Despite having a more compact size than the 300 series, the Curado K is no exception in terms of durability and reliability.  Shimano manufactured the new Curado K with both bass and inshore saltwater anglers in mind.  The reel features improved spool access and six shielded anti – rust ball bearings to help thwart corrosion.  The Curado series from Shimano has been one of the most popular reels for bass and inshore anglers looking for a reel they can depend on; day in and day out.  A reel that delivers on performance and features without breaking the bank.  The K series keeps that tradition alive, and goes with a much stealthier looking matte black finish than the previous green colored Curado.   In comparing the new Curado K to the most recent model, the new 2017 Curado K makes long casts are more effortless.  Short pinpoint casts seem more controlled with this new reel.  The new 2017 Shimano Curado K   is available for purchase through our website or by visiting our showroom located at: Live to Fish, 9942 State Road 52, Hudson, FL 34669 (844) 934-7446.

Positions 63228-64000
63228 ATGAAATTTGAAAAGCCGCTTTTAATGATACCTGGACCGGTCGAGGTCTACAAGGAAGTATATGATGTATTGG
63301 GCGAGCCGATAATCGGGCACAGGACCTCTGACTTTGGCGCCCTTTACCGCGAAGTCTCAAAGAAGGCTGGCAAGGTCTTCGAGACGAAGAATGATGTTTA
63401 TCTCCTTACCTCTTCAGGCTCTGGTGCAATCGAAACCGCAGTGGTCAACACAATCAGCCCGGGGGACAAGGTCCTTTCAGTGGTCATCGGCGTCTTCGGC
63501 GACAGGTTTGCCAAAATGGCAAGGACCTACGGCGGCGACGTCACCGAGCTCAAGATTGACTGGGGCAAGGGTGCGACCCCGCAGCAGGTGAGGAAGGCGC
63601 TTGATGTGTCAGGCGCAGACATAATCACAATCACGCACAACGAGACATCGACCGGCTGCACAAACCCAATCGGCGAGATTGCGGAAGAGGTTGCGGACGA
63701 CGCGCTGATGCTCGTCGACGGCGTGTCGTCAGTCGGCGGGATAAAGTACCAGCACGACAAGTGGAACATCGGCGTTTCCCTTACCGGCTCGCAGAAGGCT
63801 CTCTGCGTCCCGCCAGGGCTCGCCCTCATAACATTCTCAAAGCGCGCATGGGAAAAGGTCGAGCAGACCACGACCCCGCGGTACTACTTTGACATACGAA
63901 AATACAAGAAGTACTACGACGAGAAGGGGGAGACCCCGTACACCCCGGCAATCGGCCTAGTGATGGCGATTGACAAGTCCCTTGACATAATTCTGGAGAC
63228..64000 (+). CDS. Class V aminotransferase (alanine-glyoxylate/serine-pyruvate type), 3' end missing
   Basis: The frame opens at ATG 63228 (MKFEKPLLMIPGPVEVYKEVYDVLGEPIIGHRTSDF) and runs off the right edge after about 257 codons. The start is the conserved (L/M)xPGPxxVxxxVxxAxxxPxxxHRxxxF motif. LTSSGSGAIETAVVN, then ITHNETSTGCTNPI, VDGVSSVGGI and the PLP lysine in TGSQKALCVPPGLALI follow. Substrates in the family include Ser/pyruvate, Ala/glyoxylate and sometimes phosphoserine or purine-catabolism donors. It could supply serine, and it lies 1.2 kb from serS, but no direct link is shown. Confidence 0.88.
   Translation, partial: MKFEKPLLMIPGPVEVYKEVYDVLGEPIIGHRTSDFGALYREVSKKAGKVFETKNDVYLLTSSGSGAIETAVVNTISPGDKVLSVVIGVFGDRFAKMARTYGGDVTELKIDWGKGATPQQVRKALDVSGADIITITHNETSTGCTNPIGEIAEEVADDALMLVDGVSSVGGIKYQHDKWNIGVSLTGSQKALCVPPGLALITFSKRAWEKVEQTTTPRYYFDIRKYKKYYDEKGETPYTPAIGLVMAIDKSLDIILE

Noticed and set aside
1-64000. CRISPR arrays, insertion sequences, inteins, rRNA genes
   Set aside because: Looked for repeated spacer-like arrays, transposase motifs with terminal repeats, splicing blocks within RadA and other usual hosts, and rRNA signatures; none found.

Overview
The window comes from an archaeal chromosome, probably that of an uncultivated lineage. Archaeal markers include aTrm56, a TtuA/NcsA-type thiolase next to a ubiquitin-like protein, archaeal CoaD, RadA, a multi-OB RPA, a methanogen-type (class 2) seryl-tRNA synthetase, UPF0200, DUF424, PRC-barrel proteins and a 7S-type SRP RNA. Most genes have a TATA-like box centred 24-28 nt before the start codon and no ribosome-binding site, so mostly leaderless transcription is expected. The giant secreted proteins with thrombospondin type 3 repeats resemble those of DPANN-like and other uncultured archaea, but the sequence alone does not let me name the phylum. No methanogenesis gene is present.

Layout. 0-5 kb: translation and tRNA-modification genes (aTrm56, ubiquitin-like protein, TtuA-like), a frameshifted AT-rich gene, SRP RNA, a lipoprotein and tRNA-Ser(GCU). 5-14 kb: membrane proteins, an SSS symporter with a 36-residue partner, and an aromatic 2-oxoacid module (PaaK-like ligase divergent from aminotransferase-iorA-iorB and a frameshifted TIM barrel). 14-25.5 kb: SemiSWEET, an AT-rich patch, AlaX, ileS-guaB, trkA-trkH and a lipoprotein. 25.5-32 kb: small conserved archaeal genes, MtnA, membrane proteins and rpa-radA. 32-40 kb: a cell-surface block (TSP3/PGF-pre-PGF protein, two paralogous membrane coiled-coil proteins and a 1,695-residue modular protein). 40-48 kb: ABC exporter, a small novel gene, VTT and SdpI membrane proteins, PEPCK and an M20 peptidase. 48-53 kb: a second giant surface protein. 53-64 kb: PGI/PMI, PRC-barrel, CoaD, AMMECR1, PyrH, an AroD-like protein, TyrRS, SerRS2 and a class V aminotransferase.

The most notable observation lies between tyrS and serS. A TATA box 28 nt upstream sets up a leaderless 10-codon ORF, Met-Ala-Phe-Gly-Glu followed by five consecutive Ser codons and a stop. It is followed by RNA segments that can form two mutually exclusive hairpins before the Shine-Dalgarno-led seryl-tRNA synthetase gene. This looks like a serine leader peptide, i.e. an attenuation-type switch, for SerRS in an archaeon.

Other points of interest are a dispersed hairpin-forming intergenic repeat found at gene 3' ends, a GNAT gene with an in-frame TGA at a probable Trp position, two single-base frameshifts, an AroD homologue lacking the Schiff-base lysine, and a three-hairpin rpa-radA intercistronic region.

MAJOR DIFFERENCES IN THE NEW SHIMANO CURADO K